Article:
By now we are all more than aware of the debate and controversy surrounding the issue of ad impression attribution and “last click” which tends to favor search (and therefore Google) as the most effective form of a digital marketing placement.

“Last click” attribution, however, oversimplifies the stream of consciousness (or unconsciousness) always ignoring the contribution of campaign impression delivery before the last click …. which leads to a purchase or action. Weaving the impact of offline impressions into the equation adds to the confusion as media vendors jockey for credit. The landscape is littered with land mines that are confounding both marketers and vendors into “paralysis-analysis”.

In an effort to help “solve” the problem of overlapping exposures across digital media channels, Atlas and DoubleClick have enabled Universal Action Tags and Floodlight Tags leading to conversion mapping and event tracking through attribution logic. The problem is not yet solved, however, as the application of values to all considered campaign impressions is always debatable.

When did the controversy begin? When will it end? Are marketers looking for deeper insights into the effectiveness of their online media investments and placements? Or, are media vendors across participating campaign channels looking for a larger piece of the media investment pie?

Both parties are, naturally, catering to their own agendas. Marketers and their agencies want deeper insights into ad effectiveness, while the media vendors want credit leading to shared payments for their CPA placements. In the case of CPA campaigns it is not uncommon (although wrong!) for marketers to pay vendors more than once for the same sale. It’s a slippery slope that can only lead to more backroom payment headaches for the agencies and marketers playing the CPA game. Contrary to the machinations and plotting of vendors I have worked with, it is my guess that shared payment scenarios will never happen and the thought of ever securing monetary credit for “view through” assignments are as far off as the colonization of Mars.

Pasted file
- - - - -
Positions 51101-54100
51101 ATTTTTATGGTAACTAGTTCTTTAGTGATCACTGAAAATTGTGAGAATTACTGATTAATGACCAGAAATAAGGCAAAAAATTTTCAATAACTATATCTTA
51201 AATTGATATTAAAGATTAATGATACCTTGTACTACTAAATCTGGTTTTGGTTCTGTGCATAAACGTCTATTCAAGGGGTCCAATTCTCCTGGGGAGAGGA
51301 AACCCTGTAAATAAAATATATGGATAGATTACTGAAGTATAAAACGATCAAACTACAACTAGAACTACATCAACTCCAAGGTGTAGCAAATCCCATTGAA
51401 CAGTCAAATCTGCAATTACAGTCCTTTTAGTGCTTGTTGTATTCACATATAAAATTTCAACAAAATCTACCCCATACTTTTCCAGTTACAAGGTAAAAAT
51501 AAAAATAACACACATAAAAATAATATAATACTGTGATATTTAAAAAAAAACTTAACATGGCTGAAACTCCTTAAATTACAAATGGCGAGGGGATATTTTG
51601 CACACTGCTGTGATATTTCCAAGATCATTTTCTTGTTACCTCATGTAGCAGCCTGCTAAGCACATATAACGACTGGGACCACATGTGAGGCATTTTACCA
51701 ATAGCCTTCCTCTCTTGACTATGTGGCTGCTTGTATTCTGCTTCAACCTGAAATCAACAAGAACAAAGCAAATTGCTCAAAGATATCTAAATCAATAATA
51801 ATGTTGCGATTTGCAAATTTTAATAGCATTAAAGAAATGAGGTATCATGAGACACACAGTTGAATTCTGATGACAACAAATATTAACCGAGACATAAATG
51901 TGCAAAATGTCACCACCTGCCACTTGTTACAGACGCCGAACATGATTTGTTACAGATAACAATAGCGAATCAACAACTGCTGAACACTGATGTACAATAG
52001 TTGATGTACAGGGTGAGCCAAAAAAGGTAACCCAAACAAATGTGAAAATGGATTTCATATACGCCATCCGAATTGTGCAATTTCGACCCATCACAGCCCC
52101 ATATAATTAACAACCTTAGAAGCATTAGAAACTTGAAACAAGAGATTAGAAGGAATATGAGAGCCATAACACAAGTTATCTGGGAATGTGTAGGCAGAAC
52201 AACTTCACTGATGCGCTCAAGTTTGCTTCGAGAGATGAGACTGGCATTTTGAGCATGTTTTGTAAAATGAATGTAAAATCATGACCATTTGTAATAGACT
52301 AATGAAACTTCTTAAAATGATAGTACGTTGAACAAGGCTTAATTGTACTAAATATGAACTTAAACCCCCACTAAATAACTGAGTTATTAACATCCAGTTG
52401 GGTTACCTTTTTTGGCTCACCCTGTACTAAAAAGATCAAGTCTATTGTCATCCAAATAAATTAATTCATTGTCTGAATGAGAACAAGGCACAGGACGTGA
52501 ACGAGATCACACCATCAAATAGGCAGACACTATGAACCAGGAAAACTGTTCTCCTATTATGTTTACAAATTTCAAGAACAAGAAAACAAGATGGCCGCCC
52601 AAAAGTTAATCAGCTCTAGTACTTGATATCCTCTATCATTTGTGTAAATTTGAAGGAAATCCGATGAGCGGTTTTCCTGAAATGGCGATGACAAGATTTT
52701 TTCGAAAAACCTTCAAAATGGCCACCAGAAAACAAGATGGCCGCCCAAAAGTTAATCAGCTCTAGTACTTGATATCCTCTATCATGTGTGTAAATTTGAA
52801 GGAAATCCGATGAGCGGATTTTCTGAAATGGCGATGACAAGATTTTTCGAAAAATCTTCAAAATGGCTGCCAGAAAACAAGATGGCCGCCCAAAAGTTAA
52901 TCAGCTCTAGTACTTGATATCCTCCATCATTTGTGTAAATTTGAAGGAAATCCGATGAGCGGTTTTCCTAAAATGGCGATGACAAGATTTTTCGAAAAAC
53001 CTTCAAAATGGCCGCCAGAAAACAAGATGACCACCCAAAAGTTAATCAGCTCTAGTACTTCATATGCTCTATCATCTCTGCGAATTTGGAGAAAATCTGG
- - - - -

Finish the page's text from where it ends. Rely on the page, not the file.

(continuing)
For those vendors hawking CPM campaigns, the real benefits derived from attribution technologies will ultimately lead to higher markups for targeted and optimized inventory as it is considered premium …. higher CPMs, less waste and better returns.

Having had the opportunity to debate both sides of the controversy with vendors and agencies, it is the agencies and marketers, in my opinion, that wish to provide a clearer perspective into the ultimate value of attribution technologies.

The controversy will continue until such time that better research initiatives, with proper test and control groups, is conducted in order to provide more clarity. Under the aegis of independent industry associations (Internet Advertising Bureau and Advertising Research Foundation) marketers and agencies eager to gain better insight into attribution models should be encouraged to petition and subsidize qualitative research in this arena. The time for development, sharing and adoption of best business practices for attribution logic has been too long coming.


Unknown said...

You said, "... securing monetary credit for “view through” assignments are as far off as the colonization of Mars."

It is already happening.

Ad technology company TagMan has the ability to assign partial conversion credit to each network/publisher at the time of conversion and pass the partial credit onto each network/publisher pixel.

Paul Benjou said...

Geoff..Thanks for the insight. I looked into the tagging service but noted that it does not control payment parceling, but provides a view through allowing advertisers to attribute the value of ad unit.

Mars is still a long way off.